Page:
Community" is currently one of the biggest marketing buzzwords out there – and with good reason. Digital media use is becoming less and less purpose-driven and is shifting towards personal themes. Self-expression, idea exchange, connection and entertainment are much more important than in previous generations. And as we know, the touchpoints and interests of younger generations are setting the digital trends of today. The main goal of marketing in the coming years will therefore be to foster a successful community strategy.
Communities are social networks – tribes in which people come together in the constant search for like-minded individuals with whom to share interests, passions and challenges. Online communities are numerous and diverse, and so are the ways in which companies can use them for brand communication. But how?
Start by identifying tribes that are a good fit for the brand and for which the brand is also a good fit. Marketers need to be as immersed as possible in this community's culture, codes and language. Only very few communities can be identified through demographic characteristics or the use of individual channels. It's all about interests! Media planning and targeting must be adapted accordingly.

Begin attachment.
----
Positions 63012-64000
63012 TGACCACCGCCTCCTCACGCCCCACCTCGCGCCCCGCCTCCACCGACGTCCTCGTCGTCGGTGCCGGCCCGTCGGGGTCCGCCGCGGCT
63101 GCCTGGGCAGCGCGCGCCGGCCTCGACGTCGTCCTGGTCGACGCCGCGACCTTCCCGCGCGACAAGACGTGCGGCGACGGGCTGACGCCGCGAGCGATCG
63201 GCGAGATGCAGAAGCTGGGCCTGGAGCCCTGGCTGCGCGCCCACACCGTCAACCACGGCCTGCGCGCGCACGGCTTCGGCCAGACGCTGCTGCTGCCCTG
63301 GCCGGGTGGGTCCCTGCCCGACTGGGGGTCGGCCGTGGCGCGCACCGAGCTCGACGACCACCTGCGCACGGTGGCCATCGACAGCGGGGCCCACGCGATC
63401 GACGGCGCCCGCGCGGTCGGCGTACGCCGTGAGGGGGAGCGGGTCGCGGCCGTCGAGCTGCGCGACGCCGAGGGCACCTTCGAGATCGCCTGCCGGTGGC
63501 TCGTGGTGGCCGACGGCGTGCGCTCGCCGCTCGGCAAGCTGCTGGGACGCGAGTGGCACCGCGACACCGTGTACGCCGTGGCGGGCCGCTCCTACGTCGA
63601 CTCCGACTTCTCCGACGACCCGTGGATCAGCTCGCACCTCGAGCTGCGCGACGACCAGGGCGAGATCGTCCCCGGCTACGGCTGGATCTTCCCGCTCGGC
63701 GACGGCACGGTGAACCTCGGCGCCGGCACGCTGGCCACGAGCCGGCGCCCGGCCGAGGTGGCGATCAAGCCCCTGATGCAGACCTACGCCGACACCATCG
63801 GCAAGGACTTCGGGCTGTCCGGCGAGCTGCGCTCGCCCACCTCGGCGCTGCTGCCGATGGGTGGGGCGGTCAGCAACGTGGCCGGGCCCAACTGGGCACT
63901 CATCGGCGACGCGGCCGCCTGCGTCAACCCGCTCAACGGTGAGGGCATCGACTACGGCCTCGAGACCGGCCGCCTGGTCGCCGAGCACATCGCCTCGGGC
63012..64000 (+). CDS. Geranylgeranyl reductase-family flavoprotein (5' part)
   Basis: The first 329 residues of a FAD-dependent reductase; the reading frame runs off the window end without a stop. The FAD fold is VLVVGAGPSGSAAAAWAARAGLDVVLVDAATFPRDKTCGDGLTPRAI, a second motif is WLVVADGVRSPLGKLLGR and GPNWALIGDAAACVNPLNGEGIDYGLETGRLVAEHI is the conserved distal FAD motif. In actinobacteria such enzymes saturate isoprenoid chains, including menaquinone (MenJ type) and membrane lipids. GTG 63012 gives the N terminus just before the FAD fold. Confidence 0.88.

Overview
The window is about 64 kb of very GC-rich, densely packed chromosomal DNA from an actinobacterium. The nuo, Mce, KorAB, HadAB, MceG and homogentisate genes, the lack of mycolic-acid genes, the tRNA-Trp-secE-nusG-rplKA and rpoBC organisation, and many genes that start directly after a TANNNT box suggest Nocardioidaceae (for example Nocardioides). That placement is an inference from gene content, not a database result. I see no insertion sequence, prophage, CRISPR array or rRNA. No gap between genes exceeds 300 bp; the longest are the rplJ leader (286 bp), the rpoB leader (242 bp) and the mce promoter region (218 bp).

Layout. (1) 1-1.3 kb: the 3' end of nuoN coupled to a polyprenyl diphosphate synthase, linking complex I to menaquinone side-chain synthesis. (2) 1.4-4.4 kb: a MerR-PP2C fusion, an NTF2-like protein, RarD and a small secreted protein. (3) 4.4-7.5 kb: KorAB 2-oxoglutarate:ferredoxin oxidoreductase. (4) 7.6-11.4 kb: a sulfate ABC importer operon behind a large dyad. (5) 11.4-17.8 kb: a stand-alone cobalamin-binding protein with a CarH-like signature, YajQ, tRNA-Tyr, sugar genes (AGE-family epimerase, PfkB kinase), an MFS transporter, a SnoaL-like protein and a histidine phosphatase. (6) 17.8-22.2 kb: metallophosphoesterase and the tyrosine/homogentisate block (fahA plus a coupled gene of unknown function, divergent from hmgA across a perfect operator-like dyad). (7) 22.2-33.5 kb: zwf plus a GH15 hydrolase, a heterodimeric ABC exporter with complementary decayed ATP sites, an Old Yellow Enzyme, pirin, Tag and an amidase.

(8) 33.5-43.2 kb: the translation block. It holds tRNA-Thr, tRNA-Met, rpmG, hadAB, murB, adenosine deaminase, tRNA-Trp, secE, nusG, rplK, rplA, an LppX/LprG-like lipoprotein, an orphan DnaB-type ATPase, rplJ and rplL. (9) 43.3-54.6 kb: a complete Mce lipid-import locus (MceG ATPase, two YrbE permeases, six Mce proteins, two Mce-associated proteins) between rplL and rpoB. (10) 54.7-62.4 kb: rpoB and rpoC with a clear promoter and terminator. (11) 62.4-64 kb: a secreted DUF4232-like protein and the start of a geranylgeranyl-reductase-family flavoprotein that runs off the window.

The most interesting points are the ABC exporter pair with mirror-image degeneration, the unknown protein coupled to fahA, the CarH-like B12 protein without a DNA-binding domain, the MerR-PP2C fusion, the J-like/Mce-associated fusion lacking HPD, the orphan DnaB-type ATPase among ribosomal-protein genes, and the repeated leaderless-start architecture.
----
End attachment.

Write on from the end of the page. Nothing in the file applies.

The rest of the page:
Brand communication becomes value-added communication. It is important to combine community-tailored entertainment with relevant benefits such as samples, competitions, access to behind-the-scenes content, community discounts, co-creation of communication measures, events or exclusive special editions. Communities thrive on participation and involvement. Consequently, brands must break new ground in the conception and implementation of their advertising measures.
Communities always use multiple overlapping channels. Therefore, brands need an overarching advertising strategy across multiple platforms or channels.
We can't please everyone. Brands need to be aware of those communities they do not wish to enter or reach.
An important task for brands lies in that they must become part of the community through suitable representatives and show their own presence - in the form of content, participation and collaborations.
Communities are made up of real people, which is why brands should get right in the action with content creators. From gaming to pop culture and social issues, many communities include wide-reaching, creative and well-connected creators in their ranks. These creators themselves often also represent the unifying interest of the community. Collaborations are key here, because creators know their tribes. In the medium to long term, they allow brands to become part of the community and establish new connections while receiving valuable, unique feedback and inspiration. Sure, it requires relinquishing a little bit of control – but it is usually worth it.
Author: Alex Turtschan, Director Innovation, Mediaplus International